How To Paint A Room In An Old House (There’s more to it than you’d think)

How To Paint A Room In An Old House (There’s more to it than you’d think)

Just to warn you, for seasoned DIYers this post may seem a bit basic, but for newbies such as myself my aim is to forewarn and shed a little light on one of the more routine DIY tasks that you might want to attempt in your life – Painting a room.

My wife and I have recently been lent a house, rent free, just for a year; The catch? Well the house wasn’t exactly live in-able… In return for a few thousand $’s of rent savings we are doing the place up. Nothing huge, but the odd bit of plumbing and a whole lot of wall paper stripping, sanding, filling etc…

Anyway, I’ll cut to the chase. I always imagined that painting a room would basically involve, erm, putting pain on walls. Here’s the actual process though:

Step 1: Preparing The Wall

So as I found out, the first step is to prepare the wall to be painted. If there is wall paper, this will need stripping; it is worth getting a steamer if you can, but failing that, a bucket of warm water, some sugar soap and a sponge will do. Soak the paper thoroughly and then scrape (not fun).

Depending on the condition of the wall underneath you may need to remove a layer of plaster. Medium glass paper and a sanding block are a must, and a dusk mask will make your day a lot better too.

Finally, you will need to fill any holes, cracks, lumps and bumps – and if it’s an old house there will be plenty. This is actually probably the funnest bit; it is well worth doing a good job though. Allow plenty of time to dry, re-do the bits you messed up the first time and finally sand it all down.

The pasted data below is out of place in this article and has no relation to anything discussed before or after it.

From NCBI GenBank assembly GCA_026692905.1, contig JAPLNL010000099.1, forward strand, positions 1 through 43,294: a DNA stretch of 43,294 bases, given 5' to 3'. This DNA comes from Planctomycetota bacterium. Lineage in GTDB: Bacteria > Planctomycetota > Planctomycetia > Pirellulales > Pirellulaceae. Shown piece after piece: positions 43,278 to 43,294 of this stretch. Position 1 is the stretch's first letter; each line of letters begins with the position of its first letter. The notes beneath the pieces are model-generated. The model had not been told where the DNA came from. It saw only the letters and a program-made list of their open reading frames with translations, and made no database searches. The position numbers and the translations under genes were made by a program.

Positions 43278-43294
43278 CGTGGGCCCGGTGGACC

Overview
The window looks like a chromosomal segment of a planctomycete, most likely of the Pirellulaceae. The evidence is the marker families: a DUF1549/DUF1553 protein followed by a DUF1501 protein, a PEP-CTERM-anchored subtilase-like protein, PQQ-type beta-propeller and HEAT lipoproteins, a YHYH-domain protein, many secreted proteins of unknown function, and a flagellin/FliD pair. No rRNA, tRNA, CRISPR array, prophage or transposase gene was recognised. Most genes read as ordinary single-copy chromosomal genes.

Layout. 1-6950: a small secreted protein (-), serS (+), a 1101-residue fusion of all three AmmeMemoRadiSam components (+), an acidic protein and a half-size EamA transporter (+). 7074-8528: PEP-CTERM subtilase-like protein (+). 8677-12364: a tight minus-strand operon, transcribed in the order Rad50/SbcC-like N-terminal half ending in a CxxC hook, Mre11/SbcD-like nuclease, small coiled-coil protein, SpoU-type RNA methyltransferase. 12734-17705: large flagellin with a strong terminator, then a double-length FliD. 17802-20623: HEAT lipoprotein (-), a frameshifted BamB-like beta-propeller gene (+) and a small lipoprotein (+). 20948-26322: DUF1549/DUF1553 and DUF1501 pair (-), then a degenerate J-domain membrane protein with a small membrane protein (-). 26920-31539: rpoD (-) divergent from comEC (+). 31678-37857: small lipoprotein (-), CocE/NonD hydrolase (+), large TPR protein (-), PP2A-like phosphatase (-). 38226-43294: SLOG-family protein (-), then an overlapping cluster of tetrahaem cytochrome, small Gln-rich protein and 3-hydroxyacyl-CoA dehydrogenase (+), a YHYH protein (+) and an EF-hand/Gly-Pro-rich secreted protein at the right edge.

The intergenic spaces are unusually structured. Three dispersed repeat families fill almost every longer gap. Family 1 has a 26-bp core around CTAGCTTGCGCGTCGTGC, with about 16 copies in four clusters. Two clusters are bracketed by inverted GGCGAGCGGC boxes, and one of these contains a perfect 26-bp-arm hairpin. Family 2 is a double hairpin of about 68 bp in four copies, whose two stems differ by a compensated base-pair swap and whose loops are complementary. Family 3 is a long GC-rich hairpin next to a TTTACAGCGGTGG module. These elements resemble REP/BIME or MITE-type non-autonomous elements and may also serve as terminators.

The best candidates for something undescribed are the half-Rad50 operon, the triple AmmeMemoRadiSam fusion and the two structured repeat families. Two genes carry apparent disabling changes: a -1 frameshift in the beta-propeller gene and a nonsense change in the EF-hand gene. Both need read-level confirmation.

Step 2: Painting The Wall

This is the easy bit really, but here are some big time savers to help you along:

Don’t Buy Cheap Paint

Honestly, it’s mostly water and you’ll just end up using twice as much. Very high end paint is probably not necessary, but find a decent middle ground. It will go on easier, you won’t need to do 3-5 coats and it’s much less likely to drip on the carpets. (bonus tip; dripping paint on the carpet results in getting moaned at, trust me)

Use Pads

Paint pads are in my opinion a god send for people who don’t know what they are doing, such as myself. You’ll not have to go back to the tray as often, they make edging easier and unless you’re a pro, they’ll probably give you a smoother finish.

Prepare The Area

You’ll probably want to dive straight in to the painting, especially after hours of sanding and filling, but taking the time to put down sheets and mask of the skirting boards will make the job so much faster and easier – and once again reduces your chances of ruining the carpet.

General Bonus Tip: Friends, Family And Fools

These 3 groups are my secret weapon for a speedy and cheap job. It may cost you a few pots of tea and some chips, but it will save you hours and it’s kind of fun if you have a group of you.

About Me
Hello, my name is Ricky and I’m from Mesa
Garage Doors, Thanks for reading my post, I hope it helps you with your next DIY project!

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